Before taking to the stage, the mayor stopped by the emergency response center to express his gratitude to staff members. He also wrote a postcard for his wife at the boutique of Taipei Post Office and tried out some pancake nuggets at another stall.
During his address, the mayor remarked that the fireworks show was postponed from last week due to typhoon. However, judging from the size of the crowd, the decision didn’t seem to make them any less passionate. In addition to thanking the audience for their participation, the mayor also took the opportunity to promote Dadaocheng. He touted the rich history of the neighborhood that can be traced back all the way to Qing Dynasty, and praised its role as the birthplace of Taiwan’s New Culture Movement in the 1920s.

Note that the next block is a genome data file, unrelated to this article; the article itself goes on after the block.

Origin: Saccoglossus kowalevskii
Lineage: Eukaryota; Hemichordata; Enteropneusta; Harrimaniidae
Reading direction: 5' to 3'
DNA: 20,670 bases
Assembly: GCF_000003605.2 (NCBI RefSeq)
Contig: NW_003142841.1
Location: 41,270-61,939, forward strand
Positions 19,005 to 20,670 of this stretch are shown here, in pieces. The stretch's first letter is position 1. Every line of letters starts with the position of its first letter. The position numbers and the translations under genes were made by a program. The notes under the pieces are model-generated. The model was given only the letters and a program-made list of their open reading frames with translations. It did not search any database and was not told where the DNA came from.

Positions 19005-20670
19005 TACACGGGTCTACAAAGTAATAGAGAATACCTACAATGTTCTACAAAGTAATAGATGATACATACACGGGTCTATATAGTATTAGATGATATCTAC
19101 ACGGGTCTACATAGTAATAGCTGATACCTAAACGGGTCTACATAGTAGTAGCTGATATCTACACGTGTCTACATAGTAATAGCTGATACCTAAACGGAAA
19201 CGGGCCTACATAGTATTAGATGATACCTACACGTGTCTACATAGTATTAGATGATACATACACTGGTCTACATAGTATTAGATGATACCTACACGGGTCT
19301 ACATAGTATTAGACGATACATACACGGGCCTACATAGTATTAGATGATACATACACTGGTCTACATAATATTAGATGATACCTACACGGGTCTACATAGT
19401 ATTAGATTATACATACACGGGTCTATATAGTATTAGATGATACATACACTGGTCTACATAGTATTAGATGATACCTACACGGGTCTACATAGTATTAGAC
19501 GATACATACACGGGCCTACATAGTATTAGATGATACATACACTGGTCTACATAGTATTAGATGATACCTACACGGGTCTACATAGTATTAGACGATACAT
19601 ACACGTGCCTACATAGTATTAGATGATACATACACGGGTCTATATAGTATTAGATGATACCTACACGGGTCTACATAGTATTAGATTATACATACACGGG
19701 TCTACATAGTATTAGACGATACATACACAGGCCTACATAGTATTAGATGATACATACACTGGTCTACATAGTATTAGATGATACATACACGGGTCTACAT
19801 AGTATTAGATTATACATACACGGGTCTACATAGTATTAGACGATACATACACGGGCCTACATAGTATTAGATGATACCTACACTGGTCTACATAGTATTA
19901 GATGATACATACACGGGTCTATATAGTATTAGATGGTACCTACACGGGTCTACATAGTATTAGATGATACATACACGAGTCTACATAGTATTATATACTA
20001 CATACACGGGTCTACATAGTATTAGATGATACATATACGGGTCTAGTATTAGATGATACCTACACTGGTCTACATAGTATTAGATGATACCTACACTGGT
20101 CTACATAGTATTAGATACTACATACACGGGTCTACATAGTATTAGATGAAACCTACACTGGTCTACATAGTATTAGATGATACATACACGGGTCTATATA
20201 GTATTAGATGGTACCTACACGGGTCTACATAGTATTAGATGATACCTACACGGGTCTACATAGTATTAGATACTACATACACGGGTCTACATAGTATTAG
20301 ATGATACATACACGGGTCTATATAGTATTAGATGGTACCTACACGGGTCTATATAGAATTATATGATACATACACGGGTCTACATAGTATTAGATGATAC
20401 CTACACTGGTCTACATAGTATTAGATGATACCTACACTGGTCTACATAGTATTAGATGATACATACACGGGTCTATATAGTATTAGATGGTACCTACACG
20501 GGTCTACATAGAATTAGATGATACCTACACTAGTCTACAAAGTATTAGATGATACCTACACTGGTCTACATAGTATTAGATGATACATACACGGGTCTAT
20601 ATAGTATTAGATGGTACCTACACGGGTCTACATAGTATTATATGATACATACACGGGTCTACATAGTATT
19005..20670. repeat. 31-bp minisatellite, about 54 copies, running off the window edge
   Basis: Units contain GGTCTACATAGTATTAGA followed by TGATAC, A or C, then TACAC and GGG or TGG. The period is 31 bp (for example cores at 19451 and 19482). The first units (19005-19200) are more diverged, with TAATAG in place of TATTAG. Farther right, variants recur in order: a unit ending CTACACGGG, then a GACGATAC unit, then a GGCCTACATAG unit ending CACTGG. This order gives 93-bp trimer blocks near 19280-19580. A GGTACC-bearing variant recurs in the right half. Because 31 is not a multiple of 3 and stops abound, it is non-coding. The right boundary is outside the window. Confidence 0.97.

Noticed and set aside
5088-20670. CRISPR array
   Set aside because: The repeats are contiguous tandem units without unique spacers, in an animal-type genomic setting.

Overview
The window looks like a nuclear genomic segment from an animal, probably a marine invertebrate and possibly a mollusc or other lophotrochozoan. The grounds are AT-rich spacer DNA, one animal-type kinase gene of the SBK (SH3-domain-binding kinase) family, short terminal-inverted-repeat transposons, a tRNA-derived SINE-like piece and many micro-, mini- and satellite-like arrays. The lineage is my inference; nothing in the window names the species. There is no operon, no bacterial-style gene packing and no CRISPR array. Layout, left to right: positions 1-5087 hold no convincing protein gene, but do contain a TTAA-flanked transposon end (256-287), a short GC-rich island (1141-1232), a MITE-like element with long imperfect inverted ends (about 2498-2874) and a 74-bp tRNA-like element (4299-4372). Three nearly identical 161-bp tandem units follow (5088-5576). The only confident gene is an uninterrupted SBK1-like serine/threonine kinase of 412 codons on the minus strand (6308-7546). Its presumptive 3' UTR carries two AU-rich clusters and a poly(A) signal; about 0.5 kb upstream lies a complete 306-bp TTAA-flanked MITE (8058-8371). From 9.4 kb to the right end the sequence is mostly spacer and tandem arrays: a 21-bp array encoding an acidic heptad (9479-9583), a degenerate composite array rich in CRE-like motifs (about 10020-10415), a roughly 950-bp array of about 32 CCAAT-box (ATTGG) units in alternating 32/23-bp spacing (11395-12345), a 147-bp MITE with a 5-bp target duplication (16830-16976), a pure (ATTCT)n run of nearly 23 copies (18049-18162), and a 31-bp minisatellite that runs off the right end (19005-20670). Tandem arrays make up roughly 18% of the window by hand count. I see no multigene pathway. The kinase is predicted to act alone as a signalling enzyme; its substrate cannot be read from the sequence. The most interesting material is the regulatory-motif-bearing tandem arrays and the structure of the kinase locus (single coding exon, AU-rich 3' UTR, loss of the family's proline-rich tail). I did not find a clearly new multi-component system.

He noted with regret that the city government was working with the South Korean city of Daugu to organize a major event spotlighting beer and fried chicken, but the pandemic caused led to downscaling, with its presence marked by only a small number of stalls. However, he believes that the collaboration will resume once the pandemic subsides.
Ko also reminded revelers that in addition to the fireworks, the city government has also set up an interactive lantern zone at the Yongle Plaza. The attraction will last all the way through September 20.
He also mentioned the ongoing Taipei Staycation Festival, inviting visitors from outside Taipei to stay at hotels and inns in the city and be qualified for entering a raffle. That is why the fireworks event for this year has been delayed to the latter part of the show, encouraging visitors to stay overnight in Taipei.